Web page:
While, as mentioned, Odysseus and Diomedes' horse associations are not blatant, they are not absent either. Two of their missions involve the capture of horses, and one of them leaves Diomedes the owner of Aeneas' famed horses, the second fastest after Achilles' divine ones. The name “Horse Twins” for the Asvins meant primarily that they owned horses (Aśvínā - “Horse-Possessors”), as when they go into exile Nakula and Sahadeva take on the disguises of a higher class horse owner and a lower class cattle keeper, the lower class brother being the more crafty of the two (“they are opposed to each other as “warrior horseman” to “intelligent cattleman”” says the scholar Douglas Frame), which seems also to parallel the kind of distinction we see between Diomedes, owning the second-finest horses, and Odysseus being the craftiest man of all, though sometimes cowardly, and described as somewhat shorter (shorter by a head than Agamemnon (3.195), who is shorter than the others) and having less nobility in his form and the way he carries himself than Diomedes. At one point Odysseus' surprising speaking ability is described, but is contrasted to his graceless demeanor: “There was no play nor graceful movement of his sceptre; he kept it straight and stiff like a man unpractised in oratory—one might have taken him for a mere churl or simpleton,” after which his words come pouring out “like winter snow before the wind....and no man thought further of what he looked like" (Iliad, Book 3, line 215). Odysseus' most famous stratagem even takes the form of a horse – the Trojan Horse – and he and Diomedes lead this mission from within the wooden representation of their divine form. Diomedes is also said to have had a white horse sacrificed to him in the worship of the Heneti. The horse associations of the incarnations of the Horse Twins in the Mahabharata are not prominent either. As mentioned, they disguise themselves as a horse keeper and a cattle herder, but in general they are primarily characterized by their cunning, youth, beauty, skill in battle.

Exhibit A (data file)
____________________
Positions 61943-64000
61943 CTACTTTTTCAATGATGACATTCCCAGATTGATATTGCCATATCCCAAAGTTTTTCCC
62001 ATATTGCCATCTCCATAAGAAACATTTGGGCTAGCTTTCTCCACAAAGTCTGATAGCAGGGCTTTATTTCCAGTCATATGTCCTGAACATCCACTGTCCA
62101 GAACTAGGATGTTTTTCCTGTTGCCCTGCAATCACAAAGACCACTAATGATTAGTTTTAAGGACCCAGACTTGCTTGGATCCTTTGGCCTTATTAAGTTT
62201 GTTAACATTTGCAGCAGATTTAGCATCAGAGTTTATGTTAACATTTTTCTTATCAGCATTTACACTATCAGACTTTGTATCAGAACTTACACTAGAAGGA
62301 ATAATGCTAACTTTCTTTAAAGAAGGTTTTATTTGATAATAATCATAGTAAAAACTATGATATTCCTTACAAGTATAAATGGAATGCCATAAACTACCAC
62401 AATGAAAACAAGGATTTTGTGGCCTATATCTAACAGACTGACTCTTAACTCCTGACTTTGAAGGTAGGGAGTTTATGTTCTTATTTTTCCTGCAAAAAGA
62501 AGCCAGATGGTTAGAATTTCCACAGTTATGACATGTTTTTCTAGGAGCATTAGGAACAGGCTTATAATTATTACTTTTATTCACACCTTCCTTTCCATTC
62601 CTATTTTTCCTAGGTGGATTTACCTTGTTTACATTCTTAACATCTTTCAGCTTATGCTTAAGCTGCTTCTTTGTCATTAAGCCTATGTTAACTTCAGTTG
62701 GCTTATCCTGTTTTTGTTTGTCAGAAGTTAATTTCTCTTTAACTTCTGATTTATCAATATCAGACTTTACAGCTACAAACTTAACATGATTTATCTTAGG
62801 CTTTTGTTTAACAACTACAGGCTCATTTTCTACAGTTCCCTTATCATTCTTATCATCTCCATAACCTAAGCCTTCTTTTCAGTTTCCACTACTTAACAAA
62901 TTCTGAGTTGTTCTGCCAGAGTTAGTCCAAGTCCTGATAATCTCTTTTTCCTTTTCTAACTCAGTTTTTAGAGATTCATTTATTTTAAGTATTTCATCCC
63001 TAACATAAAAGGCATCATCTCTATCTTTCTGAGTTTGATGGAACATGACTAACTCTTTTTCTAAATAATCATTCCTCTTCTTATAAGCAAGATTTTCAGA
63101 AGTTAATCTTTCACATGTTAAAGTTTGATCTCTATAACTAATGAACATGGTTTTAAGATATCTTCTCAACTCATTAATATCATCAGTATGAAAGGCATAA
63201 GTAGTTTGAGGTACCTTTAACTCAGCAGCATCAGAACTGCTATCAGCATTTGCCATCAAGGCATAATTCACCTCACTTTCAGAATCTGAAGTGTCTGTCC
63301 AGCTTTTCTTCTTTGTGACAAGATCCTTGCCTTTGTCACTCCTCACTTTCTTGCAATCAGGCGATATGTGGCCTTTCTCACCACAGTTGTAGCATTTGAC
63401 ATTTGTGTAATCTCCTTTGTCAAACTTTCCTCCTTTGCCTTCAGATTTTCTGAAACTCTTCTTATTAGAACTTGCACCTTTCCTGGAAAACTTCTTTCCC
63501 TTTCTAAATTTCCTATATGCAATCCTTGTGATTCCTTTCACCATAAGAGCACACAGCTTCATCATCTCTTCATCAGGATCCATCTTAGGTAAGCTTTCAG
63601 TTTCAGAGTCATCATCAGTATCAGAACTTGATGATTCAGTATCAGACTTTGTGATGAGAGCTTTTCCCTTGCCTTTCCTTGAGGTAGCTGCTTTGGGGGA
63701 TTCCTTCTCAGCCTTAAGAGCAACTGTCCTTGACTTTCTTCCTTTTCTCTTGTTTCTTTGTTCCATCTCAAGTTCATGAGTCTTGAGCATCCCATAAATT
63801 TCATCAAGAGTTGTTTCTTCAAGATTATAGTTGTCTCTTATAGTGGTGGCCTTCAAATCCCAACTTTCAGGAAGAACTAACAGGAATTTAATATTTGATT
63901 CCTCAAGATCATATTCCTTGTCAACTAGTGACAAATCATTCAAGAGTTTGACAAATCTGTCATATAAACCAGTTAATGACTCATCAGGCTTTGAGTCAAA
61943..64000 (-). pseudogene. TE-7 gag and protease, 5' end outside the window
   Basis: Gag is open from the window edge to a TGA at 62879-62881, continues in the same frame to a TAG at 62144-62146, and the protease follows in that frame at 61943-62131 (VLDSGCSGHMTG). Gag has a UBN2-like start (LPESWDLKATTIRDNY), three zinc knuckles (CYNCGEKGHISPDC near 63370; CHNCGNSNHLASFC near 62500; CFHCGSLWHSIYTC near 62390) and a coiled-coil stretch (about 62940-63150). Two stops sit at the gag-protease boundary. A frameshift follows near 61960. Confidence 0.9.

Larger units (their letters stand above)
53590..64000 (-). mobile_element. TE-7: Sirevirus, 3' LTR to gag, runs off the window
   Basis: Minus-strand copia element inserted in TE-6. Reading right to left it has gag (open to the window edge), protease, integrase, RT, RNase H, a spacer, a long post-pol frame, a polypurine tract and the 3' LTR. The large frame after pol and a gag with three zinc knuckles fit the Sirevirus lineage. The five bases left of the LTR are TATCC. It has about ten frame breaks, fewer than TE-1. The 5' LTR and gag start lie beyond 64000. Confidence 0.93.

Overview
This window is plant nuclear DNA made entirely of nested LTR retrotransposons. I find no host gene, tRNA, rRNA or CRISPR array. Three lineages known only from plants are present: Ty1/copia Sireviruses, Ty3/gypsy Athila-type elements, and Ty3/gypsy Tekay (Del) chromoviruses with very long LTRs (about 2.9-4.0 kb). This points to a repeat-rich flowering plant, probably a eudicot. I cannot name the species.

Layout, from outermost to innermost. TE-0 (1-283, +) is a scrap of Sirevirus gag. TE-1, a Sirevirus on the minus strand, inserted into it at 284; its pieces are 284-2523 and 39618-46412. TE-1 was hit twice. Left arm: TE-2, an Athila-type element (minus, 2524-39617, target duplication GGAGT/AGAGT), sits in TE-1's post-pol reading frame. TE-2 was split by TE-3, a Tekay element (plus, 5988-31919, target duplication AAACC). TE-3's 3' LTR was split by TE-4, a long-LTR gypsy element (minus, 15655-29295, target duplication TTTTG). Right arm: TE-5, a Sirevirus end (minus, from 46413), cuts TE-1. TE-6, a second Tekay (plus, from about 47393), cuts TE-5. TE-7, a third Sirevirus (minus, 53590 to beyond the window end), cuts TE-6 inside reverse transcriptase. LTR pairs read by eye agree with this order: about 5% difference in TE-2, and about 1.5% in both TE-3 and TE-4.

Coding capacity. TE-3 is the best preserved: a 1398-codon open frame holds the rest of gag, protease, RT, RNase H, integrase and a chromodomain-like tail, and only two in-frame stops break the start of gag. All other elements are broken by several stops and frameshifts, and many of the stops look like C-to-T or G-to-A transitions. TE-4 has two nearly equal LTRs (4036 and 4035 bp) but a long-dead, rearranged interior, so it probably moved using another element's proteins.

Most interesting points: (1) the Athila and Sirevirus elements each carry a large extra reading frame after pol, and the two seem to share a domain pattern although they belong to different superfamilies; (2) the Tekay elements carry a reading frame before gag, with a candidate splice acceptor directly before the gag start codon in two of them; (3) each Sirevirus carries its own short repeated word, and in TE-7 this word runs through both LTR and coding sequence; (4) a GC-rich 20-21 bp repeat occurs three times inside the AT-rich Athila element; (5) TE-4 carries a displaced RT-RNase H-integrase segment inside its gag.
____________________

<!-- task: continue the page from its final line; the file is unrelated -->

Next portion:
Diomedes also fulfills the Horse Twin role of rescuer in one instance during the war when he bravely saves Nestor from Hector's attack. And like the Horse Twins, Odysseus is closely associated with a sea voyage. As the Horse Twins are also connected with oaths, second in this only to Mitra, it is fitting that the central Oath of Tyndareus, which Menelaus enforces, is thought up by Odysseus.